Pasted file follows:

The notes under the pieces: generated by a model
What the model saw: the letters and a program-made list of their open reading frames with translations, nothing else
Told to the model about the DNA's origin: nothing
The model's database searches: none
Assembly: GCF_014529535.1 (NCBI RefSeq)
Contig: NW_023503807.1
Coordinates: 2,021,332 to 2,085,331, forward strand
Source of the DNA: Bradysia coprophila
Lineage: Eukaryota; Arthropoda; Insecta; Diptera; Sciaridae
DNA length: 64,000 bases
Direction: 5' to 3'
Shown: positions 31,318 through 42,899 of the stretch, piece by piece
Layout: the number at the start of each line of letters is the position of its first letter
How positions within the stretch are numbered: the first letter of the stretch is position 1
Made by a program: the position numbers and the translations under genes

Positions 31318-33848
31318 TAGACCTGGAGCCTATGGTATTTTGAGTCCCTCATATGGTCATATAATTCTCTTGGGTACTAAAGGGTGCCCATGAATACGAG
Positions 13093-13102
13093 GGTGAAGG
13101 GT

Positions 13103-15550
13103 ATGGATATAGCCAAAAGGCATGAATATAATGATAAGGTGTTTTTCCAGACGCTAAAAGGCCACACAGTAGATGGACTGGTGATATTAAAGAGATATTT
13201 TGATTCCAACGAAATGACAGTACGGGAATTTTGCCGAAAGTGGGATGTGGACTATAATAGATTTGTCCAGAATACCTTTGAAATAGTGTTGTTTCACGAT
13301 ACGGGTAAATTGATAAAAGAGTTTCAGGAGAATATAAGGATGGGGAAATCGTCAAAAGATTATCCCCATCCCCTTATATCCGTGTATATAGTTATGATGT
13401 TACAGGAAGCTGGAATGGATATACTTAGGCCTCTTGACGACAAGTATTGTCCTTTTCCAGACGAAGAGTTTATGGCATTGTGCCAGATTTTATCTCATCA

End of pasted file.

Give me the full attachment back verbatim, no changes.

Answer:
The notes under the pieces: generated by a model
What the model saw: the letters and a program-made list of their open reading frames with translations, nothing else
Told to the model about the DNA's origin: nothing
The model's database searches: none
Assembly: GCF_014529535.1 (NCBI RefSeq)
Contig: NW_023503807.1
Coordinates: 2,021,332 to 2,085,331, forward strand
Source of the DNA: Bradysia coprophila
Lineage: Eukaryota; Arthropoda; Insecta; Diptera; Sciaridae
DNA length: 64,000 bases
Direction: 5' to 3'
Shown: positions 31,318 through 42,899 of the stretch, piece by piece
Layout: the number at the start of each line of letters is the position of its first letter
How positions within the stretch are numbered: the first letter of the stretch is position 1
Made by a program: the position numbers and the translations under genes

Positions 31318-33848
31318 TAGACCTGGAGCCTATGGTATTTTGAGTCCCTCATATGGTCATATAATTCTCTTGGGTACTAAAGGGTGCCCATGAATACGAG
Positions 13093-13102
13093 GGTGAAGG
13101 GT

Positions 13103-15550
13103 ATGGATATAGCCAAAAGGCATGAATATAATGATAAGGTGTTTTTCCAGACGCTAAAAGGCCACACAGTAGATGGACTGGTGATATTAAAGAGATATTT
13201 TGATTCCAACGAAATGACAGTACGGGAATTTTGCCGAAAGTGGGATGTGGACTATAATAGATTTGTCCAGAATACCTTTGAAATAGTGTTGTTTCACGAT
13301 ACGGGTAAATTGATAAAAGAGTTTCAGGAGAATATAAGGATGGGGAAATCGTCAAAAGATTATCCCCATCCCCTTATATCCGTGTATATAGTTATGATGT
13401 TACAGGAAGCTGGAATGGATATACTTAGGCCTCTTGACGACAAGTATTGTCCTTTTCCAGACGAAGAGTTTATGGCATTGTGCCAGATTTTATCTCATCA